keywords = "Brassica oleracea, Cabbage root maggot, Eclosion, Host plant resistance, Insect resistance",
author = "Shuhang Wang and Voorrips, {Roeland E.} and Greet Steenhuis-Broers and Ben Vosman and {van Loon}, {Joop J.A.}",
year = "2016",
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Antibiosis resistance against larval cabbage root fly, Delia radicum, in wild Brassica-species. / Wang, Shuhang; Voorrips, Roeland E.; Steenhuis-Broers, Greet; Vosman, Ben; van Loon, Joop J.A.

In: Euphytica, 01.06.2016.

Research output: Contribution to journalArticleAcademicpeer-review

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AU - Wang, Shuhang

AU - Voorrips, Roeland E.

AU - Steenhuis-Broers, Greet

AU - Vosman, Ben

AU - van Loon, Joop J.A.

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N2 - Cabbage root flies (Delia radicum) are a major threat to cabbage production in Western Europe and North America. Host plant resistance is the most promising option in controlling cabbage root fly damage. In a no-choice field test, we evaluated 94 accessions belonging to 16 Brassica-species for antibiosis resistance against the larvae. Thirteen accessions were selected as putatively resistant, which were subsequently re-tested in the greenhouse. The proportion of eclosed flies was introduced as the main parameter to assess antibiosis in the greenhouse, together with other insect and plant parameters. High levels of antibiosis resistance were identified in B. fruticulosa PI663081 and B. spinescens BRA2994, with significantly lower proportions of eclosed flies (1 % of the number of eggs used for infestation) compared to other accessions. Both species are difficult to cross with B. oleracea. Plants with a high level of antibiosis and medium to high tolerance were found in several accessions of other Brassica species (B. villosa BRA2922, B. montana BRA2950, B. hilarionis HRIGU12483, B. macrocarpa BRA2944) which are more amenable for crossing with B. oleracea. Selection of the most resistant plants belonging to these accessions may yield promising candidates for breeding cabbages resistant to Delia radicum.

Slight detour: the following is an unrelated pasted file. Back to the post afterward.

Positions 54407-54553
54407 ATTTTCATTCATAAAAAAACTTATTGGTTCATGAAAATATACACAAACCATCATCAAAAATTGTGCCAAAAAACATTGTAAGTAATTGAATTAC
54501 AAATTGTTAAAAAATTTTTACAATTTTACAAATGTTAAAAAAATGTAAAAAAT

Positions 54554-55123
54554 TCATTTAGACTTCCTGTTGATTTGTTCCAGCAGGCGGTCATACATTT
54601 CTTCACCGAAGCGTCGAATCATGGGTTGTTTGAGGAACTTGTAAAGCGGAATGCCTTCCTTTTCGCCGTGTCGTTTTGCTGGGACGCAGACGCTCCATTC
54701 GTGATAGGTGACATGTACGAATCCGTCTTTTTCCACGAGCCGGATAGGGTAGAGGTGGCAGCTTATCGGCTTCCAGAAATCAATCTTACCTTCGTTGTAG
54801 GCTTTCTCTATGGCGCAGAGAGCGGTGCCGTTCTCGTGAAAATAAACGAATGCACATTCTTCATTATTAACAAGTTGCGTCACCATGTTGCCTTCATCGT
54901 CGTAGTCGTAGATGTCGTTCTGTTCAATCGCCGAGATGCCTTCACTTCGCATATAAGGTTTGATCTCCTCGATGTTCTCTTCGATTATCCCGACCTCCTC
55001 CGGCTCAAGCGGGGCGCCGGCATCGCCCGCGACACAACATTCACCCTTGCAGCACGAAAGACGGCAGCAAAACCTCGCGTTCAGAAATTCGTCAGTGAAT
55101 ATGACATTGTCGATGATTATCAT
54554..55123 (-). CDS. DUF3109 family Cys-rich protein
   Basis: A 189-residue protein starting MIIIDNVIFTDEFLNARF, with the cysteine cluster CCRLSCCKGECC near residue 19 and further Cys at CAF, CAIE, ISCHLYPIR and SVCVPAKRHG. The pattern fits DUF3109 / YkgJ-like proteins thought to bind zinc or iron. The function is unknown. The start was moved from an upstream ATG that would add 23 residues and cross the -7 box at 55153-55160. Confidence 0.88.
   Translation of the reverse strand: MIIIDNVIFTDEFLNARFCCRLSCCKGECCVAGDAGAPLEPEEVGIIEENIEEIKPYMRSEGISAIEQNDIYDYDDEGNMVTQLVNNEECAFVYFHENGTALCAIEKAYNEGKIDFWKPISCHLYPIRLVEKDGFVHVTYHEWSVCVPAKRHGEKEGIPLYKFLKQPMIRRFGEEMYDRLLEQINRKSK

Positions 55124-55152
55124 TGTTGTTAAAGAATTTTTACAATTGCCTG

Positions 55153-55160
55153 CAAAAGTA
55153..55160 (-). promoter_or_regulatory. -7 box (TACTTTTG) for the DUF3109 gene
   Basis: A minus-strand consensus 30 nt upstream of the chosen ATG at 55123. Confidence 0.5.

AB - Cabbage root flies (Delia radicum) are a major threat to cabbage production in Western Europe and North America. Host plant resistance is the most promising option in controlling cabbage root fly damage. In a no-choice field test, we evaluated 94 accessions belonging to 16 Brassica-species for antibiosis resistance against the larvae. Thirteen accessions were selected as putatively resistant, which were subsequently re-tested in the greenhouse. The proportion of eclosed flies was introduced as the main parameter to assess antibiosis in the greenhouse, together with other insect and plant parameters. High levels of antibiosis resistance were identified in B. fruticulosa PI663081 and B. spinescens BRA2994, with significantly lower proportions of eclosed flies (1 % of the number of eggs used for infestation) compared to other accessions. Both species are difficult to cross with B. oleracea. Plants with a high level of antibiosis and medium to high tolerance were found in several accessions of other Brassica species (B. villosa BRA2922, B. montana BRA2950, B. hilarionis HRIGU12483, B. macrocarpa BRA2944) which are more amenable for crossing with B. oleracea. Selection of the most resistant plants belonging to these accessions may yield promising candidates for breeding cabbages resistant to Delia radicum.

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KW - Cabbage root maggot

KW - Eclosion

KW - Host plant resistance

KW - Insect resistance